By Jesús Colina
VATICAN CITY, JULY 9, 2008 (Zenit.org).- For the first time since 2003, the Holy See finished in the red in 2007, marking a deficit of more that $14 million (€9 million).
The Council of Cardinals for the Study of Organizational and Economic Questions of the Apostolic See reported the result today after meeting last Thursday and Friday in the Vatican.
However, Vatican City State, separate from the Holy See, closed 2007 with a net gain of about $10.5 million (€6.7 million).
The net from 2004-2006 for the Holy See was a combined $15 million in the black.
The balance was presented by Archbishop Velasio De Paolis, named last April as president of the Prefecture for the Economic Affairs of the Holy See.
The Holy See’s only direct input is donations from dioceses, religious congregations and the faithful. Its services only entail expenses.
The Roman Curia employs a total of 2,748 people (44 more than in 2006), of which 778 are ecclesiastics, 333 religious and 1,212 laymen and 425 laywomen. There are 929 retirees.
The Holy See’s budget includes the expenses of apostolic nunciatures and pontifical representatives in countries and international organizations, as well as the cost of their means of communication.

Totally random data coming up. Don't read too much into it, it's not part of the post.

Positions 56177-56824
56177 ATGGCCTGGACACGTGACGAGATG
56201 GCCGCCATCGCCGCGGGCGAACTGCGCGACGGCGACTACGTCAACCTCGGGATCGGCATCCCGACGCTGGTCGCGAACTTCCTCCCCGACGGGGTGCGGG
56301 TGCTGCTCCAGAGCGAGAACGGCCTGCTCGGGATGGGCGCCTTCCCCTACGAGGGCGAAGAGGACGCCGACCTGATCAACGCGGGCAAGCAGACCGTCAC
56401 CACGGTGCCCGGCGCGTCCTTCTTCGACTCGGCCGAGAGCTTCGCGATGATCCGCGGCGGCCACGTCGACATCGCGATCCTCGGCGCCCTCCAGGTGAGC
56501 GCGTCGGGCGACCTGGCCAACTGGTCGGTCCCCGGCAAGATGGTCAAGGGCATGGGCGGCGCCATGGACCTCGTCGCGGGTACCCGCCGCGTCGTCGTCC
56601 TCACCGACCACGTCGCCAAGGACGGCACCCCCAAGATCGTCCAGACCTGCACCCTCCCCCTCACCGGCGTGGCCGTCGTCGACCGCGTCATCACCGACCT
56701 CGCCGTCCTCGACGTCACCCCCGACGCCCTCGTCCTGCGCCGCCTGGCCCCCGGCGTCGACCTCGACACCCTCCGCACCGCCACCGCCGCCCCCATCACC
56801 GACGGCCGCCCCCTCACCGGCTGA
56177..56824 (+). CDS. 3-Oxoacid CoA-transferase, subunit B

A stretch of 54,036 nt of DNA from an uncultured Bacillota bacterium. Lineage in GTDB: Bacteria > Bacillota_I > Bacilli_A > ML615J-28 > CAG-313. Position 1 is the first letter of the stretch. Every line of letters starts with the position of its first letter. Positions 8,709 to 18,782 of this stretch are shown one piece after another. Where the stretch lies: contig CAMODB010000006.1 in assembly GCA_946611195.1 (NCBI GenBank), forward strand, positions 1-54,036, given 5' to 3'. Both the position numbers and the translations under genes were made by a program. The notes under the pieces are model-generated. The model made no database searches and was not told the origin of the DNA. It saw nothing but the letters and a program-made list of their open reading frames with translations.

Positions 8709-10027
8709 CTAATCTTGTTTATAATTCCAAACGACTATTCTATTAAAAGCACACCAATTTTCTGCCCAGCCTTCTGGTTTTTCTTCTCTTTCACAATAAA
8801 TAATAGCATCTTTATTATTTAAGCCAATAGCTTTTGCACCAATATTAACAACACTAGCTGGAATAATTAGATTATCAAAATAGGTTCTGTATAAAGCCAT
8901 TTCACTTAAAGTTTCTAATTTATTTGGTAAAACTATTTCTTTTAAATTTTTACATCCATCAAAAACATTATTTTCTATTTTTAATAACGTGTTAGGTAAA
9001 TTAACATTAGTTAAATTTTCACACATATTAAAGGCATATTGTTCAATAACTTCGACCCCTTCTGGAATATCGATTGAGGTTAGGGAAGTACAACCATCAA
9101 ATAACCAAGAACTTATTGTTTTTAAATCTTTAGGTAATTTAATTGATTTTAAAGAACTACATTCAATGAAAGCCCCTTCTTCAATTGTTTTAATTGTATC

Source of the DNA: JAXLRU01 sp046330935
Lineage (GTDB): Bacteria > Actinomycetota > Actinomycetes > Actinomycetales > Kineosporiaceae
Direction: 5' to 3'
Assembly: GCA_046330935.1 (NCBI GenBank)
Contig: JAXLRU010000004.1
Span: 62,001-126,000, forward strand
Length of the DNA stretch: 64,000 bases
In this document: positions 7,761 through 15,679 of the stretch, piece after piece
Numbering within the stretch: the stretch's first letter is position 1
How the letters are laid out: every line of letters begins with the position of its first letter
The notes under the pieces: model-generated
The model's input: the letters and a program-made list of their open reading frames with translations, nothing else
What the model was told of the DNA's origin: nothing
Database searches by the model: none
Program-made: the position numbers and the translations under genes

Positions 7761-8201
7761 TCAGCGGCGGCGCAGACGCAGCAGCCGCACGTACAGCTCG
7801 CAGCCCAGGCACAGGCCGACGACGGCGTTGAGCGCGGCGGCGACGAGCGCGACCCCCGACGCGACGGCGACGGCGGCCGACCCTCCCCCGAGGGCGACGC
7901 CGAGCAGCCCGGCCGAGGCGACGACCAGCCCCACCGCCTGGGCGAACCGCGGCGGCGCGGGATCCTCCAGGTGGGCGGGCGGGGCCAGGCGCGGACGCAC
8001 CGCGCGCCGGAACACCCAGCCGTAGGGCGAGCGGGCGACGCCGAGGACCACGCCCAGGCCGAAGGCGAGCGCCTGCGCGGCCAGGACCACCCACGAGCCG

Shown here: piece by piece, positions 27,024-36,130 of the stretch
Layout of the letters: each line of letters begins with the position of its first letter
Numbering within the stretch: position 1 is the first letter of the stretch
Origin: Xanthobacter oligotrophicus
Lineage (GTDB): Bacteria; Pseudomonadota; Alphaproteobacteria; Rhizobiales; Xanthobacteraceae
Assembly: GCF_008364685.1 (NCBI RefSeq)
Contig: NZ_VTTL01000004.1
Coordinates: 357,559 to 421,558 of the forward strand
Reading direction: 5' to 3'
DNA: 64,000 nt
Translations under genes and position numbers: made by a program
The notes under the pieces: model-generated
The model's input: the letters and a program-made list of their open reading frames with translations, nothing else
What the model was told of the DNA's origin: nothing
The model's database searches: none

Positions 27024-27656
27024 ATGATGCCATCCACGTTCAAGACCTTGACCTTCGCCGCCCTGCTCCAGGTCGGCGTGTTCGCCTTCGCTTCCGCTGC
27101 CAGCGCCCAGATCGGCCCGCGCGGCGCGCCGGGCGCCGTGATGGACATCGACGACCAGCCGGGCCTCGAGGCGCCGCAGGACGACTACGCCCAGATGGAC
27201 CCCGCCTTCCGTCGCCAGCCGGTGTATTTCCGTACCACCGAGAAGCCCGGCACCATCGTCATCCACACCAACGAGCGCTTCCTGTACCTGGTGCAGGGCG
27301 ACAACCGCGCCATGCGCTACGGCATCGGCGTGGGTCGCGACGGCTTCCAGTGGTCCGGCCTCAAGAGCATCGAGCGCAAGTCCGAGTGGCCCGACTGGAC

Given that one of the most important losses reflected in the Holy See’s balance sheet is Vatican Radio’s deficit, “the Governorate of Vatican City has committed itself to help with the costs, contributing to cover half of the deficit (€12.2 million),” the statement reported.
Losses were also incurred in the publication of L’Osservatore Romano. However, other means of communication are beginning to show profit.
Positive results were reported for the Vatican Printing Press, which closed the balance sheet with a surplus of €1 million; the Vatican Television Center, with a surplus of €458,754; and the Vatican Publishing House, with earnings amounting to a total of €1.6 million.
According to the note, one of the main reasons for the Holy See’s deficit last year is due to the fall in the value of the U.S. dollar. The majority of the Holy See’s expenses are in euro, while the majority of the input is in dollars.